Bic Gilbert 33 pencil

pencil talk has some very informed readers! Frank, who kindly sent me two of the pencils that are part of this series, yesterday left a great comment which includes assessments of many of the pencils we’ll see this week – and others.

Bic Gilbert 33 pencil

Today we see another Bic pencil with a longstanding name – the Gilbert.

It is a rare round pencil from a major manufacturer. The style – red body, black cap, white cap ring – is traditional and seen in many vintage writing implements. I don’t know the design’s origin.

Bic Gilbert 33 pencil

Made in 3H though 3B grades, the shape plus range constitute a unique offering for a mainstream pencil. The two I have, in HB and B, write nicely (especially the B). The only issue I see is the finish – it doesn’t match the quality of the writing experience. The white cap ring is washed out, the imprints slightly blurred, and the lacquer, while not bad, not at world standards.

Bic Gilbert 33 pencil

Like the Critérium 550, they appear to be made in China.

Also recommended, if you can find them.

My thanks to Gunther from Lexikaliker for kindly sending me these pencils.

Further reading:

From Bic: Official Gilbert 33 product page.

Bic Critérium 550 pencil

Bic Critérium 550 pencil

Here is the modern incarnation of a classic pencil. The Critérium name dates at least as far back as the 1930s, and has continued through various mergers and acquisitions to the current Bic ownership.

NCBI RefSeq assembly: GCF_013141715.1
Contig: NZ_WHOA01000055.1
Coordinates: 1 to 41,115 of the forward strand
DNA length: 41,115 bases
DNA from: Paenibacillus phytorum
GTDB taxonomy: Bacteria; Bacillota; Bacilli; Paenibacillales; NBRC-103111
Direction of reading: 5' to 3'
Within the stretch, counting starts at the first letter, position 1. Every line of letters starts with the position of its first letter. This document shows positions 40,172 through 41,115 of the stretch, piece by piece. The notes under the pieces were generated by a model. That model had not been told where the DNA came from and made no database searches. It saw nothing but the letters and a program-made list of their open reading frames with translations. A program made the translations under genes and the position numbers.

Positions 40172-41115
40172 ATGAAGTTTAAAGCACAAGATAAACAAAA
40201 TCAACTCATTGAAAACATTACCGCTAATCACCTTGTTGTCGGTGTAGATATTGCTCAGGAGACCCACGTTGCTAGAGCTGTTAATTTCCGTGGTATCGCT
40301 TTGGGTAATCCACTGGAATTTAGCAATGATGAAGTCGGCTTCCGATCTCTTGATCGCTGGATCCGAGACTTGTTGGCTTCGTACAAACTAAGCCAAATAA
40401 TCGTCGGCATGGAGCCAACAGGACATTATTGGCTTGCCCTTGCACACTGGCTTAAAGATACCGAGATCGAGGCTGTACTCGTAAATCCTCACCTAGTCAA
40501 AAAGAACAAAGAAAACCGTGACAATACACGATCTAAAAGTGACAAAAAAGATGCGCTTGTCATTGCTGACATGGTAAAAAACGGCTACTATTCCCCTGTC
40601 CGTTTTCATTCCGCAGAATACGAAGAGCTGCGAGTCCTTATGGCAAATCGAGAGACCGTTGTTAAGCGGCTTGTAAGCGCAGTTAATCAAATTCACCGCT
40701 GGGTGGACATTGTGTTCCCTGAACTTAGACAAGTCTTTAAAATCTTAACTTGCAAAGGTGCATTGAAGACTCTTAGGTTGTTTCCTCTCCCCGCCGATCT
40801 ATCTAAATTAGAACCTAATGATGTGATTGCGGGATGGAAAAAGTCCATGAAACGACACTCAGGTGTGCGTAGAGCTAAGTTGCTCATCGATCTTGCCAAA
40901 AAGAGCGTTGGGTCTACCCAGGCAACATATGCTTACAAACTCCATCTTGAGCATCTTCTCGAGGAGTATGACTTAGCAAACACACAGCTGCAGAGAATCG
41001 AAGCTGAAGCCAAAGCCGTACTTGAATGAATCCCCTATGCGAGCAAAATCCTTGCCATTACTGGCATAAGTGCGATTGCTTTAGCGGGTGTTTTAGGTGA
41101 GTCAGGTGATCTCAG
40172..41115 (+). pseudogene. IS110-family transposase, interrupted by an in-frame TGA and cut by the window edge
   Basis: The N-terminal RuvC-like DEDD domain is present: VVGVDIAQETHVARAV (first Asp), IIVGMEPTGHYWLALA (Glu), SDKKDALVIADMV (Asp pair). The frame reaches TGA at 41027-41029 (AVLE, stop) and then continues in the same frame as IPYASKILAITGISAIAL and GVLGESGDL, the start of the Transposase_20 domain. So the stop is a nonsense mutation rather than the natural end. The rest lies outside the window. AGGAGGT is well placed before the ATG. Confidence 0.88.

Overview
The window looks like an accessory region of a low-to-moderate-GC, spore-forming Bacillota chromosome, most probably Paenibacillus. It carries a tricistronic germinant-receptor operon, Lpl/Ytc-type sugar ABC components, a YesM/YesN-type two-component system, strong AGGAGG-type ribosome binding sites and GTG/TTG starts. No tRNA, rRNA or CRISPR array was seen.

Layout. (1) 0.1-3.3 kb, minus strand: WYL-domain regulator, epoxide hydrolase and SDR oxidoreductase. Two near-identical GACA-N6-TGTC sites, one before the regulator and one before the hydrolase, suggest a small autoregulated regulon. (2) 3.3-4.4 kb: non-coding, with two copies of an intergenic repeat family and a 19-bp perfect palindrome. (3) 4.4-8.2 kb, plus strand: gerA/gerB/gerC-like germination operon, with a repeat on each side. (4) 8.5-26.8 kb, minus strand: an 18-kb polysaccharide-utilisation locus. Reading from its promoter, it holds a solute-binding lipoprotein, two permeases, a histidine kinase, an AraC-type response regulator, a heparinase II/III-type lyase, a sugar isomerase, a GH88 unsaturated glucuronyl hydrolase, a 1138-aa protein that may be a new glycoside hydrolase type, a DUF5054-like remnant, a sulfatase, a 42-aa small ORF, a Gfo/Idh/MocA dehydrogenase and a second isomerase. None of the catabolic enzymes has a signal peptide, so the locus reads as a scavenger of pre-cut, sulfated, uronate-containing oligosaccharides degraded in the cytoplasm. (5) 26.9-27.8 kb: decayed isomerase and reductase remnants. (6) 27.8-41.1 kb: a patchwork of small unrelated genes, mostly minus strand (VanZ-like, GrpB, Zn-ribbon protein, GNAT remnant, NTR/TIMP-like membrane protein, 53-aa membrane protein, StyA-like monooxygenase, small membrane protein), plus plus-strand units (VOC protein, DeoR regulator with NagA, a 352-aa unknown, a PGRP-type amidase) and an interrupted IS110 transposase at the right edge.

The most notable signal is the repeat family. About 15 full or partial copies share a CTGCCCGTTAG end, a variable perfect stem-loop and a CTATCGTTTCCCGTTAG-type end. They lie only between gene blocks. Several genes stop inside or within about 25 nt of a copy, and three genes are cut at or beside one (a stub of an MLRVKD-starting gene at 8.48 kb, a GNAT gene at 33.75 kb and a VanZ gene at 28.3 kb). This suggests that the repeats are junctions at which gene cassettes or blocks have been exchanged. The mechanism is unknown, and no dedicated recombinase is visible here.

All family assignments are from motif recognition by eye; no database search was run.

This is a pencil I have sought for years. I’m not sure why, but Bic seems to be engaged in very selective pencil product sales and export. The blog showed a beautiful Critérium leadholder earlier this year. The pencil collector in France who sold that leadholder to me also stated that no Bic woodcase pencils are available in his area! Is that really possible?

Bic Critérium 550 pencil

The pencil has a distinctive green body, with black cap and white cap ring. It is available in a range of twelve degrees. Imprints are in black or white. My understanding is that this is Bic’s premiere woodcase pencil.

Bic Critérium 550 pencil

The pencil writes very well, and sharpens easily. It is another pencil whose performance surpasses the appearance. I would guess that it could compete with major global brands on most quality aspects. Yet, the lacquer and imprint details unfortunately look neglected. Bic is major design firm, and I’m sure they could do better.

Bic Critérium 550 pencil

A very close look also reveals that the pencil is stamped “China”.

Recommended, if you can find it.

My thanks to Gunther from Lexikaliker for kindly sending me these pencils.

Further reading:

From leadholder.com: Some interesting brand history.

From Bic: Official product page.

Maped Black’Peps pencil

Maped Black'Peps pencil

This is the first in a series on the pencils of France. The series is unfortunately a few years late, as France, like several other western countries, appears to have relocated most pencil production to China.

Maped (Manufacture d’Articles de Precision et de Dessin) was founded in Annecy, France in 1947, and their online history indicates that their product diversification started in the 1990s. Their office supplies at the inexpensive end such as staplers and erasers are commonly found in Canada. Every Maped item I’ve personally seen hailed from China.